Insetting versus Offsetting. One way to compensate emissions is to offset the carbon footprint as calculated in the Life Cycle Assessment by investing in environmental projects, a process called "offsetting". Serious offsetting specialists such as Climate Partner offer international certification showing how action taken influences the climate. Neonyt, Messe Frankfurt's leading community platform for fashion, sustainability and innovation, cooperated with Climate Partner as early as January 2020 in a bid to offset all the emissions created by the event. Compensations of this kind should be critically scrutinised and assessed on a regular basis in view of the criticism the approach is receiving. Critics argue that the crux with offsetting is that emissions are not reduced, as they should be in the first place, but are simply substituted elsewhere out of context. This is where "insetting" comes into play, with its principle of reducing emissions within a company's own supply chain. Examples for insetting are the use of green electricity, making environmentally friendly adaptations to buildings, electric mobility, low-carbon industrial processes and the expansion of recycling operations. Innovation pioneers and Heimtextil exhibitors like Trevira CS and Antex are focusing on new procedures that use ocean waste like fishing nets and PET bottles to produce recyclable yarns.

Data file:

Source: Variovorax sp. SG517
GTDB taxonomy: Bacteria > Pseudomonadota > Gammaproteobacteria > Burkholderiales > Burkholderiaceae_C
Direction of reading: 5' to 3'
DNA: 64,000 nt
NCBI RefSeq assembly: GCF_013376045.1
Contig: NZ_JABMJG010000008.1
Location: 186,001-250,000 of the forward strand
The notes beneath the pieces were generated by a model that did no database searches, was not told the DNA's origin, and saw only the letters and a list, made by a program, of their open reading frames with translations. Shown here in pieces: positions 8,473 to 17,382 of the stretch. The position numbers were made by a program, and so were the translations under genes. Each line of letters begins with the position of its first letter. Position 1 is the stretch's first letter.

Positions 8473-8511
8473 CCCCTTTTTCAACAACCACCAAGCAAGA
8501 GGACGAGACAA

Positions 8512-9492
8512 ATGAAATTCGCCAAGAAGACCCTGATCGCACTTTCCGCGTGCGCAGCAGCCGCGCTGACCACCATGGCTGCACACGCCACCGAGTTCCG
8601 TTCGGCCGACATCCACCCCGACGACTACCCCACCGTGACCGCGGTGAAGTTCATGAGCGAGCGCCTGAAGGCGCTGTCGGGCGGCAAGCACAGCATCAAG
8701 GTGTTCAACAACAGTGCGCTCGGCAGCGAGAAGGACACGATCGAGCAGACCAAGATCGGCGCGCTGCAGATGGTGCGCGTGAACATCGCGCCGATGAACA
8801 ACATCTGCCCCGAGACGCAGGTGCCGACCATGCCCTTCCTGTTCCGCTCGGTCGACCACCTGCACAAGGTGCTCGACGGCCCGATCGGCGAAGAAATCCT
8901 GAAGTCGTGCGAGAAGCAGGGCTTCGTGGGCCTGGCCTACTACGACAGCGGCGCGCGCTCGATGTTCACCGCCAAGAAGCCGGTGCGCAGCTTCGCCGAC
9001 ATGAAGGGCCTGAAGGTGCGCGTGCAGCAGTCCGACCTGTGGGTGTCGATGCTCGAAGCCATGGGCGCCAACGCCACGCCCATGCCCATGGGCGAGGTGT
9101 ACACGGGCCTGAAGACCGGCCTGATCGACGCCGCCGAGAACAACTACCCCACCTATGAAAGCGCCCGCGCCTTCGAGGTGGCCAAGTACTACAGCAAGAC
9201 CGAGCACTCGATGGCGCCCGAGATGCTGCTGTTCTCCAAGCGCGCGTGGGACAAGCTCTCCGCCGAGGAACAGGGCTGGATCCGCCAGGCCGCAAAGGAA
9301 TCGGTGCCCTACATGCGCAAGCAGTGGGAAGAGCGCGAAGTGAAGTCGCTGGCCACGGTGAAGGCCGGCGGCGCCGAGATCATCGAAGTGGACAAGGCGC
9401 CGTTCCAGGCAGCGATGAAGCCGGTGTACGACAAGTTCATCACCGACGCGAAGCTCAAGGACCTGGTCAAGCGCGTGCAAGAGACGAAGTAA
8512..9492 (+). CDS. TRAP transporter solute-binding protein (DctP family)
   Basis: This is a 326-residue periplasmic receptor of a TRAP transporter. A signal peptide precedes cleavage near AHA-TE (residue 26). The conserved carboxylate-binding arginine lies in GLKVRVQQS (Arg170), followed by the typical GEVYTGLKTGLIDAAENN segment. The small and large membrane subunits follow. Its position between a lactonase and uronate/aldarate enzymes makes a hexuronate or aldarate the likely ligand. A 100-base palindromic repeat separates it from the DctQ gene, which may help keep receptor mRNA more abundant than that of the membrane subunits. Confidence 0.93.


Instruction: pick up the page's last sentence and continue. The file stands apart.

Saying yes to circularity. The main objective of circularity is to prevent the production of waste altogether and ensure that no unsold goods or used clothes end up in landfills in the first place. The closed loop also takes into consideration the release of plastic microfibres and toxic substances produced in wet, dyeing and finishing processes. Freudenberg and Lenzing, also both exhibitors at Techtextil, have been credited with introducing successful circular innovations. Together, the two companies launched Comfortemp Lyocell, a sustainable high-performance thermal insulation padding material that uses eucalyptus wood from sustainable forests and decomposes 100 per cent in roughly two months.